Fundraising, Crowd Favorite Patriot Game Could See Changes
By Al Parker | Sept. 8, 2019
Changes could be coming to the region’s most highly-attended single-day sporting event.
Set for Sept. 20 this year, the 8th annual TC Patriot Game honors active duty military, veterans, first responders and those from northern Michigan who recently died in service to the country. It's a TC Central vs. TC West football rivalry spectacle that routinely attracts more than 10,000 fans. Active duty military, veterans and first responders can attend the game free and will also be guests at a free tailgate party in the parking lot of the Michigan State Police post.
The event raises money for a veterans’ organization through the sale of t-shirts and sponsorships. Since the game began in 2012, $81,000 has been distributed to veteran causes.
Historically, student senators from both schools interview veterans groups, ultimately selecting one to receive the financial proceeds. This year they chose Veterans in Crisis, which works in 21 northern Michigan counties as a safety net when vets need emergency help. The 2018 game raised $16,000 – a record amount – for Warrior Sailing, which uses competitive sailing to promote camaraderie and encourage healing from physical and mental injuries.
Now the game's board of directors are considering a change in the selection process and how and where the funds are allocated, according to Patriot Game President Scott Herzberg.
“It's really early in the discussion,” he says. “But we're looking at allocating the funds for a single veterans’ related issue, like affordable housing. It's an issue that impacts a lot of veterans in our community. How great would it be take care of our veterans’ community in this capacity?”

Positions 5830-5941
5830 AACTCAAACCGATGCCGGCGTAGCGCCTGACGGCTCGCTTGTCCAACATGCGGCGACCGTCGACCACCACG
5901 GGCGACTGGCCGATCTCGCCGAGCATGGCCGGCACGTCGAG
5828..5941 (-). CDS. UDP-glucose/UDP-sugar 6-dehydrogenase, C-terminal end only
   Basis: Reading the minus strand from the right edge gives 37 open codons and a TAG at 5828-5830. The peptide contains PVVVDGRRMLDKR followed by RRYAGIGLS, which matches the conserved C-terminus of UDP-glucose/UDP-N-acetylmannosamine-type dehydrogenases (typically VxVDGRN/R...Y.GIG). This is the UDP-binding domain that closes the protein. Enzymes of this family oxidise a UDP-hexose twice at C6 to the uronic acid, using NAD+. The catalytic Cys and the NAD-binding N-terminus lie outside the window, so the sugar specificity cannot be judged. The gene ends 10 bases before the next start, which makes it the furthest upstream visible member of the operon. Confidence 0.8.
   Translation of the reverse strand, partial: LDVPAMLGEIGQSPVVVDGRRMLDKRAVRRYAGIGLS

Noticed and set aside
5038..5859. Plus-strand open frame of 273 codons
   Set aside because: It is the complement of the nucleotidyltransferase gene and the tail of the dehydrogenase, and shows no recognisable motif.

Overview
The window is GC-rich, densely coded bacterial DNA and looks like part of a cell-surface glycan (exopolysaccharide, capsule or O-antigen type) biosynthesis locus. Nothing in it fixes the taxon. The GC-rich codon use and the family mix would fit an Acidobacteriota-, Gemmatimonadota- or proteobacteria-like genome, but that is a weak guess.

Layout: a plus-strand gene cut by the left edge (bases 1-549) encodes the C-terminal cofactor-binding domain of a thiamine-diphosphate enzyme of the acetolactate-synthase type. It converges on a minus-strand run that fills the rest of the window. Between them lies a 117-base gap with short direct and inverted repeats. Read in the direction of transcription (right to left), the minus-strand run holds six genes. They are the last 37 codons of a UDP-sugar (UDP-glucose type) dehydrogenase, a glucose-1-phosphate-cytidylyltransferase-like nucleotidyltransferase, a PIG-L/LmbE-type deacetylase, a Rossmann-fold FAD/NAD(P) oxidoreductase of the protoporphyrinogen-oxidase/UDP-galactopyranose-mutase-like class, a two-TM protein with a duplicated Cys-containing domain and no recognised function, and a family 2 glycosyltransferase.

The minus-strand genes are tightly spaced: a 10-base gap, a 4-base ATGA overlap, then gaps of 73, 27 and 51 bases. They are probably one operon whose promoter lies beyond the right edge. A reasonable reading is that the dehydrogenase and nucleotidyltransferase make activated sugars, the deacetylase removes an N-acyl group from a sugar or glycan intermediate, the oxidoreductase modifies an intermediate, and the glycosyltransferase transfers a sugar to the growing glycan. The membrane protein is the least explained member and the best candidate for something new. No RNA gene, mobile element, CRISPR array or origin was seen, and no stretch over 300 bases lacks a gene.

So instead of funds going to a particular veterans group, the cash would go toward a major vet-related cause, eliminating student involvement in the selection process. Students could still be involved by work on and support the specific case on a year-round basis, according to Herzberg.
Support for the change is not unanimous on the Patriots Game's board.
“My favorite day of the year is when the student senators interview the veterans organizations,” says Mike Kent, co-chair of the board who handles marketing for the Patriot Game. “I'm always blown away by how impressive the students questions are. I'd hate to see that go away,” though he agrees that plans for any change are just at the discussion stage now.
Herzberg is quick to share a vision that funds from the Patriot Game itself would only be one revenue source for the cause, according to Herzberg; grants and other fundraising or community events would also be planned. If affordable housing was indeed embraced, the effort would extend beyond just building a single home to perhaps an entire housing complex to serve veterans, including a community center, a food pantry and more. He's even been eyeing locations near Traverse City as potential building sites.
“I'd love to see our community come together to do this,” he says. “This is something that could become a national model.”
The board will meet in the weeks following this year's game, when the proposed changes may come to a vote, according to Herzberg.